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Switch in hemispheres leads to Matt Hema soaring at Cambridge

By Mark Taylormark.taylor@iliffemedia.co.uk

Matt Hema in action for Cambridge against Esher. Picture: Keith Heppell
Matt Hema in action for Cambridge against Esher. Picture: Keith Heppell

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Leading try scorer and leading appearance maker, you could say that Matt Hema and Cambridge have been a match made in heaven.

The 23-year-old made the short step in distance across from Bury St Edmunds last summer, but it continued what has been quite a few big leaps in his rugby career.

Hema has wasted no time in getting used to northern hemisphere rugby, going from National League Three London & SE to National League One in consecutive seasons.

But he has certainly not let it show, whether that be in the centres or on the wing.

“From National Three, National Two and then National One, it’s been quite good actually,” said Hema. “I’ve just been playing rugby, seeing how I go each year and this is just another year to me. I will see how I go and see where it takes me at the end of that.

“I first moved over from New Zealand to Guernsey and that was my first year over in England playing in National Three, and I then got picked up from Bury St Edmunds and played in National Two and then thankfully got picked up by Cambridge.

“I knew a few of the boys in Cambridge, a few Kiwi lads, so it definitely made it easier but then the boys that are already here are a great crack. They are good lads and I’m really enjoying it here.”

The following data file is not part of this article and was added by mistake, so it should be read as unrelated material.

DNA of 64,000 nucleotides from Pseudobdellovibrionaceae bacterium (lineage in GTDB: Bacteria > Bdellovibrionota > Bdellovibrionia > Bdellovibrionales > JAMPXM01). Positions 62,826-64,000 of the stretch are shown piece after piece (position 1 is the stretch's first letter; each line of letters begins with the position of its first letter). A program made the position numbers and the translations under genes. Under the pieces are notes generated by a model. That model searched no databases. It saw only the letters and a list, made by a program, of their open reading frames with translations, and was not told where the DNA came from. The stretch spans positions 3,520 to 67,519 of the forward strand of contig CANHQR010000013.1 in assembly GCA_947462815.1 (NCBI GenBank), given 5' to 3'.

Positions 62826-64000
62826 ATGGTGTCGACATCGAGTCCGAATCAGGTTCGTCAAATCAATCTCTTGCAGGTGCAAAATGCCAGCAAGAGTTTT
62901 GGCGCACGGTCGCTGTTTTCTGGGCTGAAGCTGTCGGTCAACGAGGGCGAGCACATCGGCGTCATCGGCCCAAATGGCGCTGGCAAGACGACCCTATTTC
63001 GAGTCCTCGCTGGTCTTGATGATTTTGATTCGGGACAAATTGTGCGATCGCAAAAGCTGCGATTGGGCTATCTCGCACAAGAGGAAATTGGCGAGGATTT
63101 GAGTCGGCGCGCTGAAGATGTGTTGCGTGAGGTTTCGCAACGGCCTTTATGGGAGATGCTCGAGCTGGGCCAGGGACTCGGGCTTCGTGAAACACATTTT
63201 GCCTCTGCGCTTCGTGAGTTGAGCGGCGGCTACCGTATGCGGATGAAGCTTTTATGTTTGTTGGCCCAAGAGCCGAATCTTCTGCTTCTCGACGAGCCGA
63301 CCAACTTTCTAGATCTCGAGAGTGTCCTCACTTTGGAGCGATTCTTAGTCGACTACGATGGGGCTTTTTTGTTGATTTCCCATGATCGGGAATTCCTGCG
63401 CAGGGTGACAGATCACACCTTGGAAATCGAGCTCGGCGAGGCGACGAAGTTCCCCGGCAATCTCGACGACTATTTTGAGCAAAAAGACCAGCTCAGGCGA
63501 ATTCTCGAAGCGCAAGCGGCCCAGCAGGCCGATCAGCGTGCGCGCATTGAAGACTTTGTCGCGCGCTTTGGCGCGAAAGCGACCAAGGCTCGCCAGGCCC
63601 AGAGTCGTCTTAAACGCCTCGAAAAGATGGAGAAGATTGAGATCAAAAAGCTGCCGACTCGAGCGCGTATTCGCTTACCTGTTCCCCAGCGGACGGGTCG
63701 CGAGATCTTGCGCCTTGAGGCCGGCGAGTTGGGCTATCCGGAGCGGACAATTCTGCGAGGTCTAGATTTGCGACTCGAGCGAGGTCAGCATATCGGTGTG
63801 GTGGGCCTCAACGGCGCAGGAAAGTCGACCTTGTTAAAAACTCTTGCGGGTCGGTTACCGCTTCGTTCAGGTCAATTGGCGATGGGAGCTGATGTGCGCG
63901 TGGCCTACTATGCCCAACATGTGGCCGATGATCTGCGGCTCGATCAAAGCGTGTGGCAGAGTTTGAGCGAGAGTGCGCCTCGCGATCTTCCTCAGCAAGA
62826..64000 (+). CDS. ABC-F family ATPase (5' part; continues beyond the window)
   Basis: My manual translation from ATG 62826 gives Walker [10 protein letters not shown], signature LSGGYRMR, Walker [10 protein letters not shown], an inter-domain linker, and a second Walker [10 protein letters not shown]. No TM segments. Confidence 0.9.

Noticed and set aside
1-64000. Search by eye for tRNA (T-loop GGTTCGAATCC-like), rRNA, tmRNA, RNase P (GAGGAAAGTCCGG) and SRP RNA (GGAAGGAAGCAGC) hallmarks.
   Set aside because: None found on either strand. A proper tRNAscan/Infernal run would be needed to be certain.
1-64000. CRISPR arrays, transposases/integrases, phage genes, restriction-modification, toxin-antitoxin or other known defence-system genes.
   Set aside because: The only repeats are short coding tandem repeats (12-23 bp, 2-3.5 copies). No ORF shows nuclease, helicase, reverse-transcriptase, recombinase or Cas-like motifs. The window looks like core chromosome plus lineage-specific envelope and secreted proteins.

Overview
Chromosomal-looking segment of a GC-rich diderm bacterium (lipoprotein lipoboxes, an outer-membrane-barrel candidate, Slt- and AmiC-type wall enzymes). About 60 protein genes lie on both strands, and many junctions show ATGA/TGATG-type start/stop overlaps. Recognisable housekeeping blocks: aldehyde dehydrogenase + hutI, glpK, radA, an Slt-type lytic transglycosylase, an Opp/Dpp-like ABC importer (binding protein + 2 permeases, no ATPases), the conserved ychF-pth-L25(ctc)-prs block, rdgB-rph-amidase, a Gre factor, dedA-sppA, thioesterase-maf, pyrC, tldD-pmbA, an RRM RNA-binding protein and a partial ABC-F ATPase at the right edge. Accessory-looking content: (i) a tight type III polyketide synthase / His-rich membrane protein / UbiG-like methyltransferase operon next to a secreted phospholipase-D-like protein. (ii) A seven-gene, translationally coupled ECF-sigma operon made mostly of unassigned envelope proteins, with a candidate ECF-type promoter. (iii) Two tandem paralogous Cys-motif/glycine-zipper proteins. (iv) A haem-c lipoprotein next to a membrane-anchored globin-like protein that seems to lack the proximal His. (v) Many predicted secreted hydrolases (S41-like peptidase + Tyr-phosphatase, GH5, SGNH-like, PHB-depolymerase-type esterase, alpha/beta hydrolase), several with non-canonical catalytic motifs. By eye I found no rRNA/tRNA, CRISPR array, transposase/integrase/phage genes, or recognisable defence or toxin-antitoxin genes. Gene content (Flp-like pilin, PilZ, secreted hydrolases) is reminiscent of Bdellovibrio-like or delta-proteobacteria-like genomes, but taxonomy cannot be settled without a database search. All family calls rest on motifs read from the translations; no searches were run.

Hema is originally from Waikato in New Zealand, and his club growing up was the Te Aroha Cobras, in the Waikato Valley competition.

But he was brought to these shores by the lure of travelling, and the opportunity to further test his rugby abilities.

“I was just at home in New Zealand and thought I might as well do it while I’m still young and thankfully it paid off,” said Hema.

“It’s been a good move and I haven’t looked back. I would say even back home my club competition would have been National Three, maybe lower, but I played a little bit of rep rugby and that would have been maybe National Two. So National One is my first proper go at it.

“Going from National Three to National Two wasn’t a big jump. I’d say National Two to National One was quite a bigger jump but I think all these boys are capable.

“We’re all National One players and we’re all capable of being in this competition and we’ve just been a bit unlucky with a few results.”

And the transition from southern to northern hemisphere rugby has not proved too difficult, although the elements have been somewhat challenging.

“It’s quite different with the pitches,” said Hema.

“Sometimes the pitches are quite muddy and slippery, whereas I’m used to hard pitches and being able to run fast – when I play on 4G I quite enjoy that.

“So that’s one of the biggest changes, the conditions. Sometimes it’s bloody cold and my hands are still numb. But rugby’s rugby and it’s not going to change wherever you are.”

One of the striking things about Hema has been his versatility this season.

He has been equally at home in the centres, on the wing or at full-back, and that seems to be following a theme in his rugby life.

“Back home in New Zealand I played 12 or 13 and then from National Three I was playing full-back, in National Two I was playing wing, a little bit of centre and then here playing centre/wing,” he said.

“I’ve been all over the shop. I prefer centre because you get a little bit more defence and a little bit more hits but I’m happy to be on the field really.

“I always played centre to be honest – there are a few quicker fellas back home [on the wing]!

“Why I like centre a bit more is to get involved a little bit more, get in the dirty stuff and the tackling and rucks and stuff like that.”

And Hema is thriving at Cambridge.

“It’s good, I’m really enjoying it here,” he said. “I believe in these boys so much.

“We’ve been unlucky with a few results but I think we’re there, there are just little areas [to improve]. But I think we’re there and can beat teams on top of the table.

“I’m used to being one of the youngest, but here I’m just mid-range really. We’ve got a few 21-year-olds and 19 even, so it’s definitely a young squad.

“And I think we can go far as a club in this competition, if not going up in a few years.”


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